Rahul Gandhi, the scion of India's Nehru-Gandhi political dynasty and widely seen as a prime minister-in-waiting, said Friday that a popular anti-corruption campaign spearheaded by activist Anna Hazare was “a dangerous precedent for a democracy.”
See AFP's report here.
Hazare’s fast for a strong anti-corruption law is in its eleventh day and millions across India have rallied to the cause in huge protests.
It was Gandhi's first public statement on an issue that has snowballed into a full-blown crisis for the government.
"A process divorced from the machinery of an elected government, that seeks to undo checks and balances created to protect the supremacy of parliament, sets a dangerous precedent for our democracy," he said.
Gandhi also said he had "serious doubts" about the idea that a single piece of legislation would eradicate the corruption that permeates all levels of Indian society.
The dispute, however, is over the terms of an anti-corruption law presently before parliament that would create a new ombudsman.
The BBC summarised some of the differences thus:
Mr Hazare says ombudsman should have power to investigate prime minister and senior judges; the government refuses.
Mr Hazare wants the ombudsman to be able to investigate MPs accused of taking bribes to vote or ask questions in parliament; the government says such probes should be carried out by MPs.
In recent days, Prime Minister Manmohan Singh, who sat beside Gandhi as he spoke, has sought to reach out to Hazare with a series of conciliatory gestures aimed at bringing the hunger strike to an end.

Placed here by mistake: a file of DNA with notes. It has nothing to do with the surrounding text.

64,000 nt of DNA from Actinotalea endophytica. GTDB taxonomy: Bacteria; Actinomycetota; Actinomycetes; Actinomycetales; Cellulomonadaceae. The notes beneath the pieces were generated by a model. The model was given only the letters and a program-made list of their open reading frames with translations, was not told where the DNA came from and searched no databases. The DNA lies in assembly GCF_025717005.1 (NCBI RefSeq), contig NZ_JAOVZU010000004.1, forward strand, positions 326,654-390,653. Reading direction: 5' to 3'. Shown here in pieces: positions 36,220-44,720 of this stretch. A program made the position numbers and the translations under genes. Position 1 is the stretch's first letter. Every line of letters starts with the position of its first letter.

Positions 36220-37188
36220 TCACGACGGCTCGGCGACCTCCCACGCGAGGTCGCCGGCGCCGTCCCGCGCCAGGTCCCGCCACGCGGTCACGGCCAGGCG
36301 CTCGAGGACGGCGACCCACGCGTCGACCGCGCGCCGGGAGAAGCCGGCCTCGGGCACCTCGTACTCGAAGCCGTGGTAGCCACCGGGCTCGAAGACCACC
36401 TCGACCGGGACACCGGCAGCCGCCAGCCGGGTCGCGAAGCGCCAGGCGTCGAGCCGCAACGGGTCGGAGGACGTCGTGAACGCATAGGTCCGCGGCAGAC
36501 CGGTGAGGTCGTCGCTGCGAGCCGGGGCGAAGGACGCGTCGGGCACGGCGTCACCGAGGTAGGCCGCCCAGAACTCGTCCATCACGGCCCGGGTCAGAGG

But at the beginning of his campaign, the government had taken a tough line, initially arresting Hazare and several thousand of his supporters in a move widely criticised as repressive and short-sighted.
Meanwhile, three top Indian industrialists have expressed concern over the impact worsening corruption has on their businesses.
See PTI’s report here.
“I think corruption has become worse and if you choose not to participate in this, you leave behind a fair amount of business,” Mr. Ratan Tata, chairman of the Tata, India’s largest company said.
Mr Tata said that unlike in 1991, corruption is now not only seen in the grant of licence approvals, but also in the award of contracts and in changing the terms of contractual obligations.
Mr N R Narayana Murthy, founder of another Indian giant, Infosys, said: “One can bribe their way to make a $10 million company, but if you want to make a $1 billion company, there is no other way but to do business the right way.”
Mr Anand Mahindra, managing director of the conglomerate Mahindra & Mahindra said: “What’s happening at the Ramlila Ground signals a great shift of people wanting accountability and not just from politicians, but also from businesses,” referring to the site of Hazare’s hunger strike.